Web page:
I think a great next step would be for you to take a moment to assess what’s led you to seek outside advice and consider outside editing in addition to what you’ve gotten from your writing group and those helpful agents. You say you need “someone” to tell you what to do next. But you’re in charge. Hiring an editor, or not, is your call. Continuing to work on this book, or not, is your call. “Someone” is you. Sit down and listen to your gut. That process may be as simple as saying out loud “I want to walk away from this book” or “I feel like I should walk away from this book” and then seeing whether that statement rings true or makes you want to shout “NO! I’m sticking with it!” But you have to consult yourself, very directly and seriously, and not just rely on what other people recommend.
Welcome to the first NaNoWriMo bonus post! I asked my Patreon patrons what topics they’d like me to write about, and a couple of folks suggested discussing doing NaNo while disabled. I think this is a brilliant idea—thank you, wise patrons! Writers have all kinds of limitations and the techniques I’m going to discuss here will be broadly applicable to working with and around those limitations, but I really want to focus on disability, because one-size-fits-all goals, like NaNo’s 50k words in 30 days, come with unspoken assumptions about ability that are particularly hard for disabled people to push back against.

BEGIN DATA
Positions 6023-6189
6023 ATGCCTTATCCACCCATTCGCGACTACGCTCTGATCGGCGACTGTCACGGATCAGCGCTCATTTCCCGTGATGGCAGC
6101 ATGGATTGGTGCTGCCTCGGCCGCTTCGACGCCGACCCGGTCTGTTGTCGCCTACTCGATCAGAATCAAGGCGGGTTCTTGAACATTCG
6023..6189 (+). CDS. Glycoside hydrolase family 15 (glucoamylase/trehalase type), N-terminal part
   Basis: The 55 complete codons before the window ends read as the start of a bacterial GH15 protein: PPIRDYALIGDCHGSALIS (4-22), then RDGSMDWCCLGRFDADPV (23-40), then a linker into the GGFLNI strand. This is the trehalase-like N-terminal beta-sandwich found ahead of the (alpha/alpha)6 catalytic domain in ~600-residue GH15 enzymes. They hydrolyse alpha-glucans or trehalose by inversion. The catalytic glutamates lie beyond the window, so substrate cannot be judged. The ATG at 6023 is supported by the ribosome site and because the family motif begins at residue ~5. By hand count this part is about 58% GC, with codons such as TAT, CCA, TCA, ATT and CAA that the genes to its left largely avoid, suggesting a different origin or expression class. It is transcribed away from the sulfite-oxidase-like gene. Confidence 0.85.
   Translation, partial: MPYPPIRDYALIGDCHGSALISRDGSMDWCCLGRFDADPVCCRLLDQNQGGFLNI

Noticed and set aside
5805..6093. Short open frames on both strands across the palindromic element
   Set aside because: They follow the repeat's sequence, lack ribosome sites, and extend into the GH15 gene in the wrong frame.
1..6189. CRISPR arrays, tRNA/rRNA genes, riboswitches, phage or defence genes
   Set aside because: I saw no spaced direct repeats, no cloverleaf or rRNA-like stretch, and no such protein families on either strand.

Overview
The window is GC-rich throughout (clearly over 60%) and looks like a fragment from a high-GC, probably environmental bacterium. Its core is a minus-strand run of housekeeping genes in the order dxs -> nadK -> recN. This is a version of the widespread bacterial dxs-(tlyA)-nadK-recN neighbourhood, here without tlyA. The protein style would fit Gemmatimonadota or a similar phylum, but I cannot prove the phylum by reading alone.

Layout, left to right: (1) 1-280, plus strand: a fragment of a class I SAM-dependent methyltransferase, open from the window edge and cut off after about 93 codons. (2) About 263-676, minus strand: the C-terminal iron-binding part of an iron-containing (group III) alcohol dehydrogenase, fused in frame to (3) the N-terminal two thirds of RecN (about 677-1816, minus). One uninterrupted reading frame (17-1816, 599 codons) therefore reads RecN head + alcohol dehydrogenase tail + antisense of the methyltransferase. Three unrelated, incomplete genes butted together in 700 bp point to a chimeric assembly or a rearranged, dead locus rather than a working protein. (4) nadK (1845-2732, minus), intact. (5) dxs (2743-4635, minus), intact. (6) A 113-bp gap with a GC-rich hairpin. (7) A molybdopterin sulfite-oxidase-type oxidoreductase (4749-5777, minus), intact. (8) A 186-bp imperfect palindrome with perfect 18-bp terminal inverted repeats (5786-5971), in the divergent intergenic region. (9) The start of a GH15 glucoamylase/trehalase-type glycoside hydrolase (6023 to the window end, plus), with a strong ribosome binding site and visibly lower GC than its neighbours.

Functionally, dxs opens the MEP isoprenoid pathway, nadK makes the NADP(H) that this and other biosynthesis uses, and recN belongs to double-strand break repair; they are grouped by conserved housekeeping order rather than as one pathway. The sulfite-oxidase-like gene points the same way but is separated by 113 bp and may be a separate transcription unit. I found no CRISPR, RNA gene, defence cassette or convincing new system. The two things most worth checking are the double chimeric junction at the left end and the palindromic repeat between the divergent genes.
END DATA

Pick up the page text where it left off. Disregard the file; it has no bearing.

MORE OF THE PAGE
This question came from the priority request queue for $2+ Patreon patrons. Thanks for your support, letter writer!
Dear Story Nurse,
I have written tens (maybe hundreds?) of thousands of words of fan fiction. Some of it exceptional, some of it terrible. Some of it in forty-thousand-word multi-chapter works about main characters having big adventures, some of it in a couple of hundred word-long drabbles about a micro emotion on a background character’s face.
It’s National Novel Writing Month next month, and I would like to write something that’s all my own. Or at least try to.
I have no idea how to start from scratch. Any advice?
—NaNoWriMo Novice (she/her)
Dear NaNoWriMo Novice,
I have wonderful news for you: every work of art is derivative! That doesn’t mean there’s no such thing as original work. But just like fanwork, original work exists in the context of other works, and of the world. This means you can write original work exactly the same way you write fanfic: begin with an existing thing, and then decide how you’d like to change it, build on it, imitate it, and/or argue with it. No need to start from scratch, because there actually is no such thing as starting from scratch.